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Giving Pets as Surprise Gifts…Here’s Why It’s a Bad Idea

With Christmas approaching and everyone getting all of their shopping done, there’s one thing that should never be on the gift-giving list: surprising someone with a pet as a present. While it may originally seem like a beautiful gesture to give your recently widowed aunt a little kitten or surprise your daughter with her first pet, it typically doesn’t end well for the animal. Too many of the pets who are given as surprise “gifts” in December end up in shelters before the first Spring thaw and sometimes as early as right after the New Year.

You may feel giving a pet to someone would be a kind and loving gesture. If you’re thinking about adopting a pet from a shelter you may also be convinced that it would be a way to save an animal as well. Here are reasons why pets shouldn’t be given as gifts:

It’s a Relationship

There has to be a connection between the new pet guardian and the pet. Just because you think someone may like orange cats doesn’t mean the orange cat YOU picked out is the right one. When you decide to add a pet to your life, you typically spend time at the shelter looking until your heart says you’ve found the one for you. If you’re rescuing an animal you’re still making your own decision about that emotional connection.

This is a Forever Home

The recipient of the pet may be overjoyed initially but unprepared for the lifelong commitment. How many times have you seen children thrilled at the surprise of receiving a puppy or kitten for Christmas but then the novelty wears off as the animal grows into an adult and isn’t as “cute” anymore. The recipient may also not be prepared for the lifelong care the animal will need. You may think that beautiful Persian kitten would be a great surprise but if the recipient isn’t capable or willing to do the necessary daily grooming, the cat will suffer.

three books and a quote about the author


It’s especially troubling for me to watch puppies and kittens given as surprise gifts because in many cases I know those animals will end up outdoors, in the garage or just forgotten once they’re grown up. Life for many animals given as gifts will end up lonely. Surprising someone with a gift may provide temporary joy but long-term unhappiness for both the new pet parent and the pet.

Lack of Preparation

Before a pet is brought in, pet-proofing and other preparations should be done. Getting a dog for someone who lives on a busy street and doesn’t have a fenced-in yard may just be creating more of headache for the recipient. Without proper preparation and safe-guarding, it can put the animal at risk.

There is a Financial Responsibility

Even if you acquire a pet who has had his first round of vaccinations or even his complete set, there’ll be a financial responsibility to maintain the pet’s health over a lifetime. In addition to food and pet supplies, there will be veterinary costs. The recipient may not be able or willing to invest in the maintaining the animal’s care. Regardless of whether you purchase a pet or adopt one for free, that animal will require a lifelong financial commitment. Surprising someone who is financially unable to care for a pet isn’t fair to the person and it certainly isn’t fair to the pet.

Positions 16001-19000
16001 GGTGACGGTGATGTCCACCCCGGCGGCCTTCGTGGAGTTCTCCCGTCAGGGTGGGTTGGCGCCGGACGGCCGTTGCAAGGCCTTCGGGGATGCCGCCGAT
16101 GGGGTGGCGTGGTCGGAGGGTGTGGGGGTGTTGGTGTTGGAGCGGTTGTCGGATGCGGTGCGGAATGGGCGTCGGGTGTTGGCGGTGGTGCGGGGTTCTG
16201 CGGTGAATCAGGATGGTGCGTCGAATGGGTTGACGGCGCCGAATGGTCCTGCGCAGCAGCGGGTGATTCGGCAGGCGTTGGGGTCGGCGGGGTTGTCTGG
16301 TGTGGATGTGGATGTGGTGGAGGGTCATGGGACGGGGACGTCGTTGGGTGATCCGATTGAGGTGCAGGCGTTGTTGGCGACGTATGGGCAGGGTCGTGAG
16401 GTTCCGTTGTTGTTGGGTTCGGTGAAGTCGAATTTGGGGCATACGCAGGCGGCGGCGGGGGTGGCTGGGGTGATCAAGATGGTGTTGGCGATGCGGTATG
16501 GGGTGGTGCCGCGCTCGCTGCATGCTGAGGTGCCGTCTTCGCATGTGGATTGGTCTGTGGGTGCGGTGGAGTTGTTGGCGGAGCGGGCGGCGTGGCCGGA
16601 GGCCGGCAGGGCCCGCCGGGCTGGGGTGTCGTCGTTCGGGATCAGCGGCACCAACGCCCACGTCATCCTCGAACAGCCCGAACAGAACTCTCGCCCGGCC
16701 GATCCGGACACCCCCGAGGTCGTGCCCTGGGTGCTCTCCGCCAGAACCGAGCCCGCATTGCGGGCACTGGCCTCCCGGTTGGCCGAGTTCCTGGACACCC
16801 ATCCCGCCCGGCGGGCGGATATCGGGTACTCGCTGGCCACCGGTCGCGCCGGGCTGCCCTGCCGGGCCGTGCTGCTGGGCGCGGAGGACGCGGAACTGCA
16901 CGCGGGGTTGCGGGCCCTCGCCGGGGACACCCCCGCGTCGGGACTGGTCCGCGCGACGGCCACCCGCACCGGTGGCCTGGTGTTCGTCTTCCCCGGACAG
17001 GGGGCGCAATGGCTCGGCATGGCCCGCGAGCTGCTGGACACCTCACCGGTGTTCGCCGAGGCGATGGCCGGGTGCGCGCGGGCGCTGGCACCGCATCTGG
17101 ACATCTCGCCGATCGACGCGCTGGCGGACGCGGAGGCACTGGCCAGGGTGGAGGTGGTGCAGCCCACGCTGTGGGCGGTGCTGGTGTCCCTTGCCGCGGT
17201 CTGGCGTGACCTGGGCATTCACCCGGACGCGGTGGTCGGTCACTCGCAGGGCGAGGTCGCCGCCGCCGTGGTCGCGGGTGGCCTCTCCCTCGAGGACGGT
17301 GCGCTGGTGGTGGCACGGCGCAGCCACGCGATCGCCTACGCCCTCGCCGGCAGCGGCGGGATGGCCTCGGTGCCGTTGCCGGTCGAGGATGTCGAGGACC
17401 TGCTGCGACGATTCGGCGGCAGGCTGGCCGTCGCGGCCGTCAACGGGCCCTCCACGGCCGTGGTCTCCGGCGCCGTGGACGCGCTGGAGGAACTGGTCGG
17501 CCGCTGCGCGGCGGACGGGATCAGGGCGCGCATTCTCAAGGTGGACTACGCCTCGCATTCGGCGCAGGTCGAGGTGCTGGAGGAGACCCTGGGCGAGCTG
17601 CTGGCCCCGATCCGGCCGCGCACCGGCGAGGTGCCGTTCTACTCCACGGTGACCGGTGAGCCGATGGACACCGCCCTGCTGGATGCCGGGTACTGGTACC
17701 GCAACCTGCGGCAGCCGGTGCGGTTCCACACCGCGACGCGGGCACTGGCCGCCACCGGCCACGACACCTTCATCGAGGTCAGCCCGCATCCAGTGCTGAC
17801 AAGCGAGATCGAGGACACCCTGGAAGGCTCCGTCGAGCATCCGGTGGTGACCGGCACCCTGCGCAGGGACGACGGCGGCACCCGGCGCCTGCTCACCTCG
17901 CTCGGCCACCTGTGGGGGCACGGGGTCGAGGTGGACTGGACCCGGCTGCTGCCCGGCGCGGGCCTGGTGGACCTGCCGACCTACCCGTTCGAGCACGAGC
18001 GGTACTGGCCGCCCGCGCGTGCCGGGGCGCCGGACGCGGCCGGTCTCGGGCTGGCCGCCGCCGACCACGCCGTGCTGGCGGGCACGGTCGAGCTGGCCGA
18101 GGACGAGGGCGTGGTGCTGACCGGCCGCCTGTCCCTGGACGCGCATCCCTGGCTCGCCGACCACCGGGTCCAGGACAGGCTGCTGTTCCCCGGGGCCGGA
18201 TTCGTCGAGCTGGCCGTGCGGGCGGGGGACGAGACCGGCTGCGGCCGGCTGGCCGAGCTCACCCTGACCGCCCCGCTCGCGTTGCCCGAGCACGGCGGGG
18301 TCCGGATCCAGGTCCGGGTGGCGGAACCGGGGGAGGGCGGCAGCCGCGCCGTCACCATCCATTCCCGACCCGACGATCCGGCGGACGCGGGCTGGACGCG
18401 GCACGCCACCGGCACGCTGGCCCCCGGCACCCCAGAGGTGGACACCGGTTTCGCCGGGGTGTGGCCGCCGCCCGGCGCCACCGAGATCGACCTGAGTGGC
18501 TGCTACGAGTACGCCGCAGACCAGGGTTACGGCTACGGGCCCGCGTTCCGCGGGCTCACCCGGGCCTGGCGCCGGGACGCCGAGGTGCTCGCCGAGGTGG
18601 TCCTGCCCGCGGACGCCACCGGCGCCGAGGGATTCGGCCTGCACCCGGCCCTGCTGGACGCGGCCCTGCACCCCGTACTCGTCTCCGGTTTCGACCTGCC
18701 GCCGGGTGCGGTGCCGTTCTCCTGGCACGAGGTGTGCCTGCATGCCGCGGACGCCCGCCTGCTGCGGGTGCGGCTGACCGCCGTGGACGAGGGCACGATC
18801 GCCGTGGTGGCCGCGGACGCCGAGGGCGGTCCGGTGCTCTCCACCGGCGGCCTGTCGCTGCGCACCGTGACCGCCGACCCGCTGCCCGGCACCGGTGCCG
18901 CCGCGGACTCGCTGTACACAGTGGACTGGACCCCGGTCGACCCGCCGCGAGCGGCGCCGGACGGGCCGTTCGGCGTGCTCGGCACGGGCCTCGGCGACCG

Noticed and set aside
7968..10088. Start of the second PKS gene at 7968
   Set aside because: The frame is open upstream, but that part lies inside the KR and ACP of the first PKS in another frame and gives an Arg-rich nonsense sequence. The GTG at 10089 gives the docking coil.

three books by author Pam Johnson-Bennett and a quote from Beth Stern


Lifestyle Change

Living with a pet creates a lifestyle change. Someone who lives alone may actually prefer that and not want the responsibility of caring for an animal. Pets need routine and the recipient may not want to live that way and may prefer their current lifestyle.

Bringing home a pet will mean that he’ll be totally dependent upon the pet parent for his food, water, healthcare, happiness, safety and companionship. People often make the mistake of thinking that a cat would be a good gift because of the impression that they’re low maintenance. As a result, the cat may end up lonely and may not receive enough enrichment to truly thrive.

The Hectic Holiday

Even if you’re very sure someone would enjoy receiving a pet as a gift, doing so during the holidays puts extra stress on everyone, including the animal. There’s so much going on during the holiday and a new pet in the home requires attention. You have to make sure the environment is safe, get everything set up and then work on helping the pet get comfortable in his new surroundings. It can be very easy to forget to walk the puppy or keep track of a kitten’s location when you have a houseful of company. The first few days the new pet is in the home should be without major distractions so you can help him adjust.

Here’s a Better Idea

If you want to help someone find a perfect pet match, wait until after the holidays and take the time to help in the preparation and any necessary education. Let the potential recipient decide whether a pet is what they want and if so, let them make the connection.

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